1972-1973 International 1110, facelift version with metal grille
The 1010 and 1110 have the same weight rating, the difference being in the front suspension: independent, by torsion-bars, for the 1010, and of a solid I-beam construction for the 1110 (and all heavier versions).[2] A first for the segment was the option of a Bendix anti-lock brake system called Adaptive Braking System by International. Operating only on the rear wheels, it was made available the pickups (and Travelalls) in late 1971.[8] Due to the expense of this novel system, it was a rarely selected option.


1975 International 200-based ambulance in New Zealand
For 1974 the naming changed yet again: the trucks were now called 100, 150, 200, or 500 depending on the weight rating. External changes were minimal, consisting mainly of a new five-bar metal grille without the vertical dividers, nicknamed the "electric razor grille".[9] The heavy duty one-ton 500 was only available as a single-cab pickup, and the 150 was only available with IHC's own line of V8 engines. The Travelette crew cab was no longer available with four-wheel drive.[9] The program was gradually whittled away, with only the ¾ ton 150 and 200-Series (and heavy-duty 500s) remaining by the time the 1975s were introduced. By then, only IHC's own V8s were still available, with the claimed outputs down to 141–172 hp (105–128 kW) SAE net.[10] There were two wheelbases available for the regular cab (115 or 132 inches), and two for the Travelette (149 or 166 inches).[10] The beds were either a 6.5 feet (2.0 m) standard unit or the 8 feet (2.4 m) "Bonus Load" bed.[9]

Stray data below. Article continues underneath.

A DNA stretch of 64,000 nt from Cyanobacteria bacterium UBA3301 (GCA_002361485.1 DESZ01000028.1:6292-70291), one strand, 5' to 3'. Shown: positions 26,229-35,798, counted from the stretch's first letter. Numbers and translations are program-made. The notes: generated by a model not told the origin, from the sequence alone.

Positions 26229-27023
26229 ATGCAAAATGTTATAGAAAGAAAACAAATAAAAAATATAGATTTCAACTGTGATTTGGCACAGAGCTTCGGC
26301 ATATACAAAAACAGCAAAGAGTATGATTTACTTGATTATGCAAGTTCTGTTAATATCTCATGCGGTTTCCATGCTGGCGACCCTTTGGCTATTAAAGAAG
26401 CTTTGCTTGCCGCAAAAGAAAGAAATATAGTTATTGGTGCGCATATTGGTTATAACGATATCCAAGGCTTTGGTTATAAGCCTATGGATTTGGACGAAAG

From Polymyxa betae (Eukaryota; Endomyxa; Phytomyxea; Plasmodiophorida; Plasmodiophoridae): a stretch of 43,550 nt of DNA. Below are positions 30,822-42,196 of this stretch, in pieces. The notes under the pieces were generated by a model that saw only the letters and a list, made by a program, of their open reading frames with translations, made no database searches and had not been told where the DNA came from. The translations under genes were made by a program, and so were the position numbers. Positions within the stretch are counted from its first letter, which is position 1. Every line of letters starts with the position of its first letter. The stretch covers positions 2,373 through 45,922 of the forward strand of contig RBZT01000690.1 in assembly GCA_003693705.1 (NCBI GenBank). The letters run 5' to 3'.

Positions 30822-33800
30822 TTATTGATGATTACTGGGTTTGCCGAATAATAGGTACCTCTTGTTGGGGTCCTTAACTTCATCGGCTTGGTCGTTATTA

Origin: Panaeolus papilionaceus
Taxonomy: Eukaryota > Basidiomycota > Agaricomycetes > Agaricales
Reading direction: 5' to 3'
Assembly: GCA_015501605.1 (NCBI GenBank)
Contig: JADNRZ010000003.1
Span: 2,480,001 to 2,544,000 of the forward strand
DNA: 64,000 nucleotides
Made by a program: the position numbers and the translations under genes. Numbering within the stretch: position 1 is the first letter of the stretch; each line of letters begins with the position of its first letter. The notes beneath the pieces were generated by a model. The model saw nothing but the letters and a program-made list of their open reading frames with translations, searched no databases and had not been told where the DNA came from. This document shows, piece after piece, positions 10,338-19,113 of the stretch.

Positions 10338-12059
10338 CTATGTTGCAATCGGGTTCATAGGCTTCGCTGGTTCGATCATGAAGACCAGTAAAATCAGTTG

In the end, however, Pickup (and Travelall) production ended on 28 April 1975, with only about 6,000 made. The last one built was an all-wheel drive IH 500 cab and chassis, built in IHC's Springfield factory.[11] The Light Line was unable to compete with the Big Three in the light truck market; IHC's market share in this segment had never been higher than 9.5% and had dropped to 4.1% by 1969.[12] Corporate infighting and the 1973-1974 oil crisis served to further undermine International's market, meaning that the Light Line had to be discontinued in spite of the marketing efforts of recently added executive Keith Mazurek (previously of Chrysler Canada).[13] The oil crisis particularly affected International's working trucks, which were the heaviest and least fuel efficient in the market. Another issue of concern was the truck-centered nature of International's dealers, while most competing light trucks were beginning to be sold to suburban buyers in more alluring and better located auto show rooms.[11] International Harvester instead chose to focus on heavier trucks and the popular Scout, which continued to be built until 1980.[9]

[edit]See also